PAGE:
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Aquobex have the two fastest and safest (to deploy) temporary flood barriers in the world, amongst a portfolio that aims to address a wide variety of community wide flood scenarios.
Our range of temporary barriers include Rapidam – a PVC coated fabric barrier, K50 – a metal barrier, EcoDam – a water filled barrier, Floodstop – a water (or sand) filled plastic barrier and a prototype mobile passive barrier called AquaFragma.
Having a wide range of solutions is important as they can each fulfil different roles. Some are better on hard surfaces and some on soft surfaces. Some have a large footprint and others a smaller one. Some can go to 2.4m high and others can only manage 900mm of flood waters.
Imagine having the choice though!
Other considerations are inevitably based on available budgets but although the initial cost of temporary flood barriers is important just as important, if not more so, is the ongoing or operational costs (OpEx). If temporary barriers are hard or time consuming to deploy you can end up in the classic management dilemma of “Do I deploy, or don’t I?” Damned if you do and it does not flood (deemed a waste of money and resource) and damned if you don’t and it does flood. Having solutions that are fast and easy to deploy can help to relieve this dilemma.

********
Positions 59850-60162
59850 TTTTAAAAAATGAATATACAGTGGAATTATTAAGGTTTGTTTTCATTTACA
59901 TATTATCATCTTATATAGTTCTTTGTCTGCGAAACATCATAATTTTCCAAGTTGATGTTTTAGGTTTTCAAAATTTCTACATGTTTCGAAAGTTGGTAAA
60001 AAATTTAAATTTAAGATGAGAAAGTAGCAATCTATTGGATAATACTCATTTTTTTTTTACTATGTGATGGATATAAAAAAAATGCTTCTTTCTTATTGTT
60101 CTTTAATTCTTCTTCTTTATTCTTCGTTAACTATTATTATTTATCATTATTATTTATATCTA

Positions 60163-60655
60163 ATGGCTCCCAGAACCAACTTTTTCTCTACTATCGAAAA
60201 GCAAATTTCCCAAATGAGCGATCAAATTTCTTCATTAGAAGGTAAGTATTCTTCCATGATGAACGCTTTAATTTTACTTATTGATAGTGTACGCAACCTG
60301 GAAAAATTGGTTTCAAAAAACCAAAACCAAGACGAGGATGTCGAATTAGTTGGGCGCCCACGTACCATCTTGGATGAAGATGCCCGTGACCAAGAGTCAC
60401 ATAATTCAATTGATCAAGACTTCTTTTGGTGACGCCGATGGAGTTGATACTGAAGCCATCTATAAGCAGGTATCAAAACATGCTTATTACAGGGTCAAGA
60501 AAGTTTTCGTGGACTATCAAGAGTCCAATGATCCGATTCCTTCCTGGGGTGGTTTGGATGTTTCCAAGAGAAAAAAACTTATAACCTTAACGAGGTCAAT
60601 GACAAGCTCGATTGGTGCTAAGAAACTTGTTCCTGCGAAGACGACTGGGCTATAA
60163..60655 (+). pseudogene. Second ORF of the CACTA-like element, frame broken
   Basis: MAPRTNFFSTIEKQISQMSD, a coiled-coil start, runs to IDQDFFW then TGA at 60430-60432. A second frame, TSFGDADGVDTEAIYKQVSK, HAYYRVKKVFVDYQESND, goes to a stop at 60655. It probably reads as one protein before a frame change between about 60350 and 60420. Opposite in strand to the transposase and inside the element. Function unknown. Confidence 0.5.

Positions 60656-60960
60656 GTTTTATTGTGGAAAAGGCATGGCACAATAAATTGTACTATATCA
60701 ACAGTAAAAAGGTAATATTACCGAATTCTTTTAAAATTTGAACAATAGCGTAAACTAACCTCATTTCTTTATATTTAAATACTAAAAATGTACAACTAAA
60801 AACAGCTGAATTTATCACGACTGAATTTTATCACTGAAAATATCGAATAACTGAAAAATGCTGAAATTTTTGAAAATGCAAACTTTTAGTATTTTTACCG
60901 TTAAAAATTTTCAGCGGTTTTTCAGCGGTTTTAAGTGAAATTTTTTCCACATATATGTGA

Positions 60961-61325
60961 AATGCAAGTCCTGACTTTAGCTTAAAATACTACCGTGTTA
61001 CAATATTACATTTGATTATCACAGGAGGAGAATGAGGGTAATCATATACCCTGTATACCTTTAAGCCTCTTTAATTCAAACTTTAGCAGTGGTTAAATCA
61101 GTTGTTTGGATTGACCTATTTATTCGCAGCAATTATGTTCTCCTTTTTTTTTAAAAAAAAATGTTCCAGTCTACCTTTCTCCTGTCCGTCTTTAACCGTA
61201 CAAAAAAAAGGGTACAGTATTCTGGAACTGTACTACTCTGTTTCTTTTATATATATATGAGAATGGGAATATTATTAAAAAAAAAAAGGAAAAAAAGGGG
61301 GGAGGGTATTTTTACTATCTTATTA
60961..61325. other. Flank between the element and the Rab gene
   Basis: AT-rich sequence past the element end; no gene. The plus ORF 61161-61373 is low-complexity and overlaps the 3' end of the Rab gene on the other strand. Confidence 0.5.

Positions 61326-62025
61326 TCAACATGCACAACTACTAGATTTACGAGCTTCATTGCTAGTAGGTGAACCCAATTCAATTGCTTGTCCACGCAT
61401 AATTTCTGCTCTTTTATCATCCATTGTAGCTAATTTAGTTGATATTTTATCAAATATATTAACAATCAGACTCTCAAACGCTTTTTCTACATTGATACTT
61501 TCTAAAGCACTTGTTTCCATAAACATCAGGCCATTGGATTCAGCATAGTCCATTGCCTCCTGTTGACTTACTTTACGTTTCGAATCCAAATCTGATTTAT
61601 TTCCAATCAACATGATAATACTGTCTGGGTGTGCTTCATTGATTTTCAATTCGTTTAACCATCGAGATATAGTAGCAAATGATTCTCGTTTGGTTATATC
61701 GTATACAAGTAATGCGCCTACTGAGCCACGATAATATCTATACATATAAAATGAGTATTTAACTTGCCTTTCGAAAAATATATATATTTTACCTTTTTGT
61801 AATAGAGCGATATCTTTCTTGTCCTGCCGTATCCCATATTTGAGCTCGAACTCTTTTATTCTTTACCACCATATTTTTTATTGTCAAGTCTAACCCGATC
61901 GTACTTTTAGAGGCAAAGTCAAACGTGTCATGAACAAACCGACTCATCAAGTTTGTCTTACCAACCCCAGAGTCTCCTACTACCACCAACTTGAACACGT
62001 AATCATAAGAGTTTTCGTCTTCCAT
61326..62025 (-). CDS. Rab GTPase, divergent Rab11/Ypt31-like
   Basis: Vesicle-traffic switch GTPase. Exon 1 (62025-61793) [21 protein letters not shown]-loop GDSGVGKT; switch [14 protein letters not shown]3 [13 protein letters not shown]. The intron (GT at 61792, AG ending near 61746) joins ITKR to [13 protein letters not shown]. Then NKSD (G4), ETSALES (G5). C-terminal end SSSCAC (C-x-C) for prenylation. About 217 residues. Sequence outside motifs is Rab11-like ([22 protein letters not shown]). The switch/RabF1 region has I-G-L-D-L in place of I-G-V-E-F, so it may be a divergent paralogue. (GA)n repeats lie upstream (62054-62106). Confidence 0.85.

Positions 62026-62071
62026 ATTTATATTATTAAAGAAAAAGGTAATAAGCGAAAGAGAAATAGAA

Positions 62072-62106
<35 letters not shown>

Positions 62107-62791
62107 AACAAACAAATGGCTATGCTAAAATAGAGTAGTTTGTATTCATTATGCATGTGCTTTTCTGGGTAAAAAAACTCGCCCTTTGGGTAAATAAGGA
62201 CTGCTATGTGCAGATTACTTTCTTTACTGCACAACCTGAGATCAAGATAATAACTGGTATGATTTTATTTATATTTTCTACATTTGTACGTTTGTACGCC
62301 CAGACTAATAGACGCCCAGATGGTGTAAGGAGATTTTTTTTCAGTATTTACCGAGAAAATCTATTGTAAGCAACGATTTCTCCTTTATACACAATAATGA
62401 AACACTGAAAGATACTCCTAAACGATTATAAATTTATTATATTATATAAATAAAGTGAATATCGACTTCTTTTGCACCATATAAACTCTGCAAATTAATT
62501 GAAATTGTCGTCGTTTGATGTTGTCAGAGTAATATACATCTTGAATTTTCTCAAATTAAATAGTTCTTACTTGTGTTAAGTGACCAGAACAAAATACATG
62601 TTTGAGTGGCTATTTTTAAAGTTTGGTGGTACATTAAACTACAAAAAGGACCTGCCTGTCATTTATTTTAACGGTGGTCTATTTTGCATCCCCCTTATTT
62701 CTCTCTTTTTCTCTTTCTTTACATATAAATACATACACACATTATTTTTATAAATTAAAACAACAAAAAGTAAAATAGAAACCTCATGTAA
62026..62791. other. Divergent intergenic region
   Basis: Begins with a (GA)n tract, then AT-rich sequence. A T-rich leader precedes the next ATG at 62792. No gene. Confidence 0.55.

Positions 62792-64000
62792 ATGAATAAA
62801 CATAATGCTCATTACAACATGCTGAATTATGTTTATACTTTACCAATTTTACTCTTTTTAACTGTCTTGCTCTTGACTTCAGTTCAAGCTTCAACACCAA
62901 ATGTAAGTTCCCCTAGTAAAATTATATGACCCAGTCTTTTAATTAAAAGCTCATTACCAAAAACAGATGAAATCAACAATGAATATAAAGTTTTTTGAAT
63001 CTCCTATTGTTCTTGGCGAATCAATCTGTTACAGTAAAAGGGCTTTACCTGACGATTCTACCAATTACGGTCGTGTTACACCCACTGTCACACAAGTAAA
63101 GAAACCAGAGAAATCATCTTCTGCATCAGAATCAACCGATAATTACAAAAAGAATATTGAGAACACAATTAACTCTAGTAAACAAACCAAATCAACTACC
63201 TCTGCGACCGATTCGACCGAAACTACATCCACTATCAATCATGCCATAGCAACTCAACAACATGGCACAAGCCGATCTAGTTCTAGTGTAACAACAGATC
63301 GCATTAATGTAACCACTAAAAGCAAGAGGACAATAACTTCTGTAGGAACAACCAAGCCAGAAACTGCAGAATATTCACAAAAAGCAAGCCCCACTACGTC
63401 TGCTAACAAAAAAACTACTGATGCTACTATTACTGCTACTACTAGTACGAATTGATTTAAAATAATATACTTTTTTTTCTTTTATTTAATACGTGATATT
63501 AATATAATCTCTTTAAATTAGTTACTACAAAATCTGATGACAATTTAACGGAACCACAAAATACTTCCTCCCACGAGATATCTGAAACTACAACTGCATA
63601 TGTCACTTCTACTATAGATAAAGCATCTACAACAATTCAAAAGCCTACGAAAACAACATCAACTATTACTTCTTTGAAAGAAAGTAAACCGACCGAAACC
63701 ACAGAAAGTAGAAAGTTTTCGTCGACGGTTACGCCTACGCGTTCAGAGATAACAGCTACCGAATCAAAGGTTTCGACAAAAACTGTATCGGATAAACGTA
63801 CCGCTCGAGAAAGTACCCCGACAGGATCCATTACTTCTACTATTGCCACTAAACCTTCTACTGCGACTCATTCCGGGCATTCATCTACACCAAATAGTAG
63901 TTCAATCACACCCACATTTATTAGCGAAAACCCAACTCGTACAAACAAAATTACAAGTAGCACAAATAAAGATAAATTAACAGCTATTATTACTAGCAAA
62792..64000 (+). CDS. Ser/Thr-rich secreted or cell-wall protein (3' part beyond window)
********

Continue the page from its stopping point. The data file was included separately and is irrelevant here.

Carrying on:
Take Rapidam, for example. 100m of Rapidam can be deployed by 4 men in about 30 minutes using the Rapidam Handling Unit (RHU).
Although it takes slightly longer the K50 barrier offers another advantage. Because it is based on a “stop-log” system it comprises a pair of stanchions with horizontal planks or beams in between. Each beam is 200mm high so 6 are required to get to its full flood protection height. However, the beauty of the system is that all stanchions and just the bottom beam can be deployed initially giving a full length of flood protection of 200mm height in next to no time. Particularly beneficial is this kind of deployment in a rising flood event as once the bottom beam is in place along the defensive line all the rest of the beams can be installed from the dry side. Meaning your staff are safe from the rising waters and they can deploy the rest of the barrier height in complete safety, beam by beam.
However, other barrier types that require tarpaulins, or plastic sheets to complete their water tightness can leave your staff isolated on the wet side of the barrier, exhausted and in danger from the flood waters. Understanding where these temporary barriers are to be deployed is a further important part of their deployment, particularly in suburban environments. Street furniture (lampposts, traffic signs and railings) present obstacles when they are in the line of the intended deployment. The topography of the defensive line can also change along its length with flood heights changing by up to a metre in some instances. Having the flexibility of barriers with varying flood heights and footprints at your disposal will mean an easier deployment if planned and rehearsed in advance.
In conclusion, hese solutions are not just for the Environment Agency, first responders or local governmental authorities though as they can just as easily be deployed to protect business/retail parks, shopping centres, warehouses and factories.